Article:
"A Brentford scout was watching a player in the other team. I was the youngest lad on the pitch and I had one of the best games I have ever had. This is a game my dad remembers the most. I marked an older, bigger player and got the better of him.

"[The scout] pulled me and my dad over which got us back into an academy. It was one of my most important games despite it being on a scruffy Sunday League pitch, which is weird because now I play in the Premier League and at international level."

Although he felt overlooked during his trials, Mepham has no hard feelings about his time at Chelsea which, he admits, he let pass him by.

"Chelsea's academy was world-class in every sense," he says. "For me, I didn’t understand how privileged I was in that position. I had started at such a young age that it became normal for me to go into Cobham and train in amazing facilities.

"I went away after that and I was playing in a Sunday League team on sh*t pitches. Then you realise how fortunate you were. Chelsea are a team I still hold in high regard. I enjoyed my time there. The coaches and staff were great.

"Even when they let me go, they were really helpful and I think they set up my trials. They wanted me to achieve my dream of becoming a professional footballer."

Mepham was in the same age group at Chelsea as lethal strike partnership of Tammy Abraham and Dominic Solanke. Solanke now trains alongside Mepham under Eddie Howe at Bournemouth as they both try to push onto the next stage of their careers.

However, they do so amid a turbulent season at the Vitality Stadium, who will have to fight off the threat relegation if the Premier League can return from the coronavirus-enforced shutdown. Mepham has made 17 appearances this season despite suffering a knee injury which kept him out for three months.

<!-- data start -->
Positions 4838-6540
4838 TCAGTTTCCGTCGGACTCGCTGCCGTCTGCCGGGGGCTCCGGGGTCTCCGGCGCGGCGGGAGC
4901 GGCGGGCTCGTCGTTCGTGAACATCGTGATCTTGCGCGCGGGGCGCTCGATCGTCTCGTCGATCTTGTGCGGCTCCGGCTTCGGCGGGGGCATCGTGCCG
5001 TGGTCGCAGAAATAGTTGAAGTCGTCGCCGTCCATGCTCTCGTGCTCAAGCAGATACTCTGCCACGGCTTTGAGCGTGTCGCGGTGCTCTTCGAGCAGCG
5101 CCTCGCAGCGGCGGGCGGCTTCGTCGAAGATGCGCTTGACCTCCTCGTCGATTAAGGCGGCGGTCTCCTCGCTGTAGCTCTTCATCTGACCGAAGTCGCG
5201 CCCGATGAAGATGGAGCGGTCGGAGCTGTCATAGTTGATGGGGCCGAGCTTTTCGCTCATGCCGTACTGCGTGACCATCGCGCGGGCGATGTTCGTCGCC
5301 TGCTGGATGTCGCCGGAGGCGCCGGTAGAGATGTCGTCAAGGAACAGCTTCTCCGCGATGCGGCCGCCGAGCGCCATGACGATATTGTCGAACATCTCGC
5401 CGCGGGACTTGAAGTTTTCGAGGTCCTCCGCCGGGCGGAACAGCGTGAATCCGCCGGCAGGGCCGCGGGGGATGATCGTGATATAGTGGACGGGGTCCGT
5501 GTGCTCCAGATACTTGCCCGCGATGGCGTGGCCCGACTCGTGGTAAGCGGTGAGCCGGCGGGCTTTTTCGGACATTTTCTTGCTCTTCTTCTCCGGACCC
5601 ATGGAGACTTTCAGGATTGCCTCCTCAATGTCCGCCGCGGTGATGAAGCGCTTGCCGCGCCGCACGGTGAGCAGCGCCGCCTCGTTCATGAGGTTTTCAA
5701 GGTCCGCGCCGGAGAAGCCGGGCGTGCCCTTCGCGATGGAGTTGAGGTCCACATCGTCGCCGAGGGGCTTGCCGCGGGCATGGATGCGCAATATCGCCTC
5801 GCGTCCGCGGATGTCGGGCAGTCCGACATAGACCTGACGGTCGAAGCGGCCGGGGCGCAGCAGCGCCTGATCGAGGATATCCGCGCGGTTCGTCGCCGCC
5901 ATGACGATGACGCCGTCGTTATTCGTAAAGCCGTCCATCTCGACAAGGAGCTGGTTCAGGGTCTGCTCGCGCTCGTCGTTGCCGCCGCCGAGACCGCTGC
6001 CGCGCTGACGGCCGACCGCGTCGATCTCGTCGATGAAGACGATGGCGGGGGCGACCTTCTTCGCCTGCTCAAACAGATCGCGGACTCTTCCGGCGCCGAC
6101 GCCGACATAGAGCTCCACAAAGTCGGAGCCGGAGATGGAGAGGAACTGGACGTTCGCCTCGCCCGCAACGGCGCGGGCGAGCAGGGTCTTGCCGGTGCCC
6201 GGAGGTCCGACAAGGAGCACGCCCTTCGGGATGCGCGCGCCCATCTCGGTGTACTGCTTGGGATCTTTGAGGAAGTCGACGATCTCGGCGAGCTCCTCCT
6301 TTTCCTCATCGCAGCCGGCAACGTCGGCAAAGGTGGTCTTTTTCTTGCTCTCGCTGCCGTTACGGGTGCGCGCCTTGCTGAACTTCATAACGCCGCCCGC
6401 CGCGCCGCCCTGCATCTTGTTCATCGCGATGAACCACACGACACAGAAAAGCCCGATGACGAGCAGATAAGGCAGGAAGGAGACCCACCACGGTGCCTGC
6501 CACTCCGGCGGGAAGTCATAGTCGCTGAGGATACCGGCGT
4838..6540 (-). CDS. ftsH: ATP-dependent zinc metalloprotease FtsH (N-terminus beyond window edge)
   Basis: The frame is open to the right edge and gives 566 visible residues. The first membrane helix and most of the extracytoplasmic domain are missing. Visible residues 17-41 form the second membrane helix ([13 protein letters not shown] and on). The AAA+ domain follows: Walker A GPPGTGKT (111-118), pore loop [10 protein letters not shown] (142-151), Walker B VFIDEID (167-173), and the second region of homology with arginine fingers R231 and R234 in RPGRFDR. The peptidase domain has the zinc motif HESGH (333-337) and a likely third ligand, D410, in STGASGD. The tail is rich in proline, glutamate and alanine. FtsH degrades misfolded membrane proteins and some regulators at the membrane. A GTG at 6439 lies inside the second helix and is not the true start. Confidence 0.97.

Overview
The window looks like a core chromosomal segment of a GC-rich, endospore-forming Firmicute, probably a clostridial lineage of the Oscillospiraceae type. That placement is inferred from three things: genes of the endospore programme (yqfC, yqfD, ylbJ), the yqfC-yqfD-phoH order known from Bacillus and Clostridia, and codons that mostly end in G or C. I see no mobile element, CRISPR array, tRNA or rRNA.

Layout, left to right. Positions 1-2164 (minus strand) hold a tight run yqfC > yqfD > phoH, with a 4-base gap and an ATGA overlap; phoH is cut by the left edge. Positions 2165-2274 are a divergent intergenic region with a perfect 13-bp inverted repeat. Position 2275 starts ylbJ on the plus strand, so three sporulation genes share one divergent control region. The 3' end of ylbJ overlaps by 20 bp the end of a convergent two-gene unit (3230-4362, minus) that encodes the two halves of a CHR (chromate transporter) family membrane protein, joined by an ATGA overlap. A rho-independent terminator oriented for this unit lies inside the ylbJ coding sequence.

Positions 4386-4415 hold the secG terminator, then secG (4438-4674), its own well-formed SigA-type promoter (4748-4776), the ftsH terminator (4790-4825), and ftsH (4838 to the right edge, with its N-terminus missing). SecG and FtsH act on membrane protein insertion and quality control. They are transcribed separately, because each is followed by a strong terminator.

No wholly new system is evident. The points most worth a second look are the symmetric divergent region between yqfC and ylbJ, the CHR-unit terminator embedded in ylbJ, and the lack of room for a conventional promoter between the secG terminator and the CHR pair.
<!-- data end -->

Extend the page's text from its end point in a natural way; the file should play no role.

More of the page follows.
"I am quite an ambitious person so I always want to do better," he adds. "At 22, you are always going to have a lot of areas where you need to improve. I am still proud of where I have come from - Sunday League to Brentford to Bournemouth.

"Now in the Premier League you play against world-class players every week, it does test you. I am pleased but there’s improvements to be made.

"A game where I thought it was a bit of a wake-up call was Leicester City away. I was playing against Jamie Vardy and he gives the best centre-halves in the league a very tough time. I know he is a tricky customer but I have to admit he got the better of me in that game. Running in behind for the first goal, put pressure on me throughout the game, forcing me into mistakes.

"That’s an opponent I found it was tough. On the flip side, a game I felt really comfortable in was the Chelsea game. I came up against Tammy [Abraham], who was scoring every week. He was a man on fire. Considering it was an old team-mate of mine, it had added a bit of pressure to have played with him.

"It was one game where I was really pleased individually. We got the win and clean sheet. Individually it was one of my best games. Also, I was pleased with Burnley at home because I want to improve physically so to do well against Chris Wood and Ashley Barnes was good too."

Mepham recognises how fortunate he might have been in attracting the attention that afternoon in Uxbridge, but sees his own journey as a prime example of never giving up.

"You need someone to take a chance on you," he says. "I feel like it paid off for Brentford to take that chance on me. When you have Chelsea, Watford and QPR telling you that you are not good enough, I bounced back and achieved my dream goals to play in the Premier League.

"In my eyes, it takes a lot of character, strength and resilience to come through that when people are telling you otherwise."